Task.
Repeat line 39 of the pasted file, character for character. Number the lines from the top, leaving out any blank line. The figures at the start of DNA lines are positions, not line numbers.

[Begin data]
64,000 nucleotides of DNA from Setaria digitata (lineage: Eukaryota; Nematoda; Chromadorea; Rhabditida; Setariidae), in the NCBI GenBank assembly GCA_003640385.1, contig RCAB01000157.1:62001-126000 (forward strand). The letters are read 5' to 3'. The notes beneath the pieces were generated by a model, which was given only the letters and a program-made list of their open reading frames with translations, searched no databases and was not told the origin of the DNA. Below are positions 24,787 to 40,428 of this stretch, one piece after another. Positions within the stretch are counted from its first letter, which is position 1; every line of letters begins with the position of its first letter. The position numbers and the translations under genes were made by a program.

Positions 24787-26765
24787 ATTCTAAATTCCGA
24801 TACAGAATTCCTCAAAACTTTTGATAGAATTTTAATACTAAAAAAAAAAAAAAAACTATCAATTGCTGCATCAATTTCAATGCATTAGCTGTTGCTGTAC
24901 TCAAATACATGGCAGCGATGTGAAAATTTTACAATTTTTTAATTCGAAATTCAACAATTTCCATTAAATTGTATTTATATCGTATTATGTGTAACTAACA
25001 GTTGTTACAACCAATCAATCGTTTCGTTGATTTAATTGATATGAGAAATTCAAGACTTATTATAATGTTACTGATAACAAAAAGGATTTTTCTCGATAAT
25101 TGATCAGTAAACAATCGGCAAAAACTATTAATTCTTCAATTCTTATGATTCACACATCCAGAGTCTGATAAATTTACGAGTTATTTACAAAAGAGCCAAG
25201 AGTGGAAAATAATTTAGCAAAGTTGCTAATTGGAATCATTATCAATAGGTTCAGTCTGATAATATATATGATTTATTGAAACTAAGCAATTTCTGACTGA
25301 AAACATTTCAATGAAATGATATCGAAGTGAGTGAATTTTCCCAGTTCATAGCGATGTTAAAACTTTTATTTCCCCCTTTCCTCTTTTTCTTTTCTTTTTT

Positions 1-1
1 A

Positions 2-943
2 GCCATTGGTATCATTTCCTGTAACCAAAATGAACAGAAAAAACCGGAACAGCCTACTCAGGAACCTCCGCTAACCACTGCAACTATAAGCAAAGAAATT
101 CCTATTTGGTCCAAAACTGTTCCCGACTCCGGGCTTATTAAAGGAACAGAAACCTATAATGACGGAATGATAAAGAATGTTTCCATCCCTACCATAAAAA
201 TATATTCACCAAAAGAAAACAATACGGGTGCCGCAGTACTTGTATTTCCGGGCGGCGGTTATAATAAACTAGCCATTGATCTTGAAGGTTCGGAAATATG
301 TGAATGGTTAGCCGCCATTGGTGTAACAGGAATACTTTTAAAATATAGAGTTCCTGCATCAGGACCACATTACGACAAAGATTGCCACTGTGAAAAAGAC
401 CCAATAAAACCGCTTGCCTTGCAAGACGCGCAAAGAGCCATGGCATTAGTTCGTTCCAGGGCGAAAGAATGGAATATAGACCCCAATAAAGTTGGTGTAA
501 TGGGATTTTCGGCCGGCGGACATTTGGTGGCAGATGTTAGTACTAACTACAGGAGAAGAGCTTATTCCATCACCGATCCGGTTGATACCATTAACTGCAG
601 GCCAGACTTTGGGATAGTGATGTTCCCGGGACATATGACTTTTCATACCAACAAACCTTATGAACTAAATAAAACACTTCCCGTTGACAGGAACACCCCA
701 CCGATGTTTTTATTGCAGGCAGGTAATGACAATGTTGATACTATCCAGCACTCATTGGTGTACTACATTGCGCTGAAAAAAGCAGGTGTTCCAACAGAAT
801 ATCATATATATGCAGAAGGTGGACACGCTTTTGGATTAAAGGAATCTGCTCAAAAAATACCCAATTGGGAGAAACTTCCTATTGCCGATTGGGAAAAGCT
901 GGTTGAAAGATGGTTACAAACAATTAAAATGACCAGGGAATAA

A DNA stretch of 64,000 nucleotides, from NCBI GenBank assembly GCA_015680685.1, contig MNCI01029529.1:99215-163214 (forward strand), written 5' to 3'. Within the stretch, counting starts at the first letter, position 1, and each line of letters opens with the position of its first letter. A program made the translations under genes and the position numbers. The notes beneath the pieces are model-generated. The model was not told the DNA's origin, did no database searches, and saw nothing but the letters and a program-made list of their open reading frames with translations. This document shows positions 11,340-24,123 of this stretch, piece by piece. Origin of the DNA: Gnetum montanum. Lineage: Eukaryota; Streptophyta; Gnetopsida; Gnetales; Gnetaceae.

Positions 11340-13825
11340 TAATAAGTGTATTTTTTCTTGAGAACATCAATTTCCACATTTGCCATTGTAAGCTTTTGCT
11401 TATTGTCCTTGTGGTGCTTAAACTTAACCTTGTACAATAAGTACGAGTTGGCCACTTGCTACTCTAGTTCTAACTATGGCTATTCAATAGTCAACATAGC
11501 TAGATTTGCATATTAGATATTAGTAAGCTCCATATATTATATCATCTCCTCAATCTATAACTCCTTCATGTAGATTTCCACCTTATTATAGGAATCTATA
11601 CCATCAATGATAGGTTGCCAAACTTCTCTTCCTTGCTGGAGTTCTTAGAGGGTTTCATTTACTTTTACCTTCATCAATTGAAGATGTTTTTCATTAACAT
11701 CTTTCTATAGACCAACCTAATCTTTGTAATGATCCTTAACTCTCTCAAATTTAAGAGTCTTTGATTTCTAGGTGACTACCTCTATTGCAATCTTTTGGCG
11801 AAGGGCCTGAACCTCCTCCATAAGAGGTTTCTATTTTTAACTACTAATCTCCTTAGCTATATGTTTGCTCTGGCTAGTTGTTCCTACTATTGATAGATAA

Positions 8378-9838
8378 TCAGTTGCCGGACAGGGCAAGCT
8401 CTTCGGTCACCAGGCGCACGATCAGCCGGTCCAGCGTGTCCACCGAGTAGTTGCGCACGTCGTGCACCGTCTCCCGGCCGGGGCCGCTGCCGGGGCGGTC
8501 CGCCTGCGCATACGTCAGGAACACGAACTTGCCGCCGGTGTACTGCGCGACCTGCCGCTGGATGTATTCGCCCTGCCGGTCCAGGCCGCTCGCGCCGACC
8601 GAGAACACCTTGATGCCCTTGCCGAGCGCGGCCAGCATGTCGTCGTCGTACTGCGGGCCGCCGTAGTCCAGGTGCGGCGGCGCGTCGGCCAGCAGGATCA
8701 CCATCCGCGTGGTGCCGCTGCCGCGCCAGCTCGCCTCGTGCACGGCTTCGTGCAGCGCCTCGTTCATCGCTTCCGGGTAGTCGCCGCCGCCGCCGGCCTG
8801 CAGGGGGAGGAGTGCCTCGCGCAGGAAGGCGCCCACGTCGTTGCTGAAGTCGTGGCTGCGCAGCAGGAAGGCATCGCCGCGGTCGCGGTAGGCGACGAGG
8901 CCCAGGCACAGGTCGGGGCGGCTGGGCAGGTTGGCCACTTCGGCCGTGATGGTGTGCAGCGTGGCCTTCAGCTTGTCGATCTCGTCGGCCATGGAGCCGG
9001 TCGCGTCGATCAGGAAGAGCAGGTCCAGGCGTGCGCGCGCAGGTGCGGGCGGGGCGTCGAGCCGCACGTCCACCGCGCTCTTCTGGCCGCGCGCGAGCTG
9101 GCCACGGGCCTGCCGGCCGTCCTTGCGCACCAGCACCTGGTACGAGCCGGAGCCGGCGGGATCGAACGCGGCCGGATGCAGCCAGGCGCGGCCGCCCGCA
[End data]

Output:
9001 TCGCGTCGATCAGGAAGAGCAGGTCCAGGCGTGCGCGCGCAGGTGCGGGCGGGGCGTCGAGCCGCACGTCCACCGCGCTCTTCTGGCCGCGCGCGAGCTG